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# Go 1.9 is released
24 Aug 2017
Summary: Go 1.9 adds type aliases, bit intrinsics, optimizations, and more.
Francesc Campoy
Today the Go team is happy to announce the release of Go 1.9.
You can get it from the [download page](
There are many changes to the language, standard library, runtime, and tooling.
This post covers the most significant visible ones.
Most of the engineering effort put into this release went to improvements of the runtime and tooling,
which makes for a less exciting announcement, but nonetheless a great release.
The most important change to the language is the introduction of type aliases: a feature
created to support gradual code repair. A type alias declaration has the form:
type T1 = T2
This declaration introduces an alias name `T1` for the type `T2`, in the same way that `byte` has
always been an alias for `uint8`.
The [type alias design document]( and
[an article on refactoring]( cover this addition in more detail.
The new [math/bits]( package provides bit counting and manipulation functions
for unsigned integers, implemented by special CPU instructions when possible.
For example, on x86-64 systems, `bits.TrailingZeros(x)` uses the
[BSF]( instruction.
The `sync` package has added a new [Map]( type, safe for concurrent access.
You can read more about it from its documentation and learn more about why it was created from this
[GopherCon 2017 lightning talk](
It is not a general replacement for Go's map type; please see the documentation to learn when it should be used.
The `testing` package also has an addition. The new `Helper` method, added to both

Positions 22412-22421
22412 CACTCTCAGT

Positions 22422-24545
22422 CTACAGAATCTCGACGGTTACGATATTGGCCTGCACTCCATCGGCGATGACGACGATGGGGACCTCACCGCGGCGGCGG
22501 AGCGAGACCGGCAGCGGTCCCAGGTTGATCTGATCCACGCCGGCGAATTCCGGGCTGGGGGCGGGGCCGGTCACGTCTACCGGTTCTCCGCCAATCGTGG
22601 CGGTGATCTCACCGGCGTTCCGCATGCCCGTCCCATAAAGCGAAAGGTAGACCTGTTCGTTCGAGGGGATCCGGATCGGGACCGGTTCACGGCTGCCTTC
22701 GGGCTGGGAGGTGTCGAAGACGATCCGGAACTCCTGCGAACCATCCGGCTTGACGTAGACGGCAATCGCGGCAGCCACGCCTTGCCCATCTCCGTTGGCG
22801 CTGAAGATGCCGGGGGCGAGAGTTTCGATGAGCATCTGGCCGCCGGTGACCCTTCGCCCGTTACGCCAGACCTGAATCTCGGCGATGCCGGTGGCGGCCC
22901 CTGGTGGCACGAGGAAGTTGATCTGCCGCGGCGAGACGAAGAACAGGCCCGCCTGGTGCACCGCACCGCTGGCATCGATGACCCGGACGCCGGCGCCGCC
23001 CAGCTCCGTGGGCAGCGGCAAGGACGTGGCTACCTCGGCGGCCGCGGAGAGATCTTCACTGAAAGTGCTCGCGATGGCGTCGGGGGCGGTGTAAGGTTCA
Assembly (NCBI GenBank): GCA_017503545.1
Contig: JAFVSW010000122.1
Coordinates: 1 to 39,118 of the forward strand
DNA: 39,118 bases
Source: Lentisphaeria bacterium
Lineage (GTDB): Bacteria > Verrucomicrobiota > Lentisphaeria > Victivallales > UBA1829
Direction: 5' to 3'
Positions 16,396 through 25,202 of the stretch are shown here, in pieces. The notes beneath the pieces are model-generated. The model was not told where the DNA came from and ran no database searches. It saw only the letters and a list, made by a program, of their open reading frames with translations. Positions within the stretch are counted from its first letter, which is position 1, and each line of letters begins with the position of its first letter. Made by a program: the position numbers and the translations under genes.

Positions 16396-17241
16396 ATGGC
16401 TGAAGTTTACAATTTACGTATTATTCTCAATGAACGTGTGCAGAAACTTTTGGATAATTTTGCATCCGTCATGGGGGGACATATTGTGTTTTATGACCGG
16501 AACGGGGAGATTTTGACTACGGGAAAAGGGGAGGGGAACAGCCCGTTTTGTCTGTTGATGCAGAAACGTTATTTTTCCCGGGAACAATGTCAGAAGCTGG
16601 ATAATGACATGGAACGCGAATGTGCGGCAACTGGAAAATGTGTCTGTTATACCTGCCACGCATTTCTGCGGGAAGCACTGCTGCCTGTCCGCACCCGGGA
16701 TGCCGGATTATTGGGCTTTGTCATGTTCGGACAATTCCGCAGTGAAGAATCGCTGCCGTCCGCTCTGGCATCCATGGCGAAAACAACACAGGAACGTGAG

[testing.T]( and [testing.B](,
marks the calling function as a test helper function.
When the testing package prints file and line information, it shows the location of the call to a helper function
instead of a line in the helper function itself.
For example, consider this test:
.code go1.9/helper_test.go /package p/,
Because `failure` identifies itself as a test helper, the error message printed during `Test` will indicate line 11,
where `failure` is called, instead of line 7, where `failure` calls `t.Fatal`.
The `time` package now transparently tracks monotonic time in each `Time` value,
making computing durations between two `Time` values a safe operation in the presence of wall clock adjustments.
For example, this code now computes the right elapsed time even across a leap second clock reset:
start := time.Now()
elapsed := time.Since(start)
See the [package docs]( and
[design document]( for details.
Finally, as part of the efforts to make the Go compiler faster, Go 1.9 compiles functions in a package concurrently.
Go 1.9 includes many more additions, improvements, and fixes. Find the complete set of changes,
and more information about the improvements listed above, in the
[Go 1.9 release notes](
To celebrate the release, Go User Groups around the world are holding
[release parties](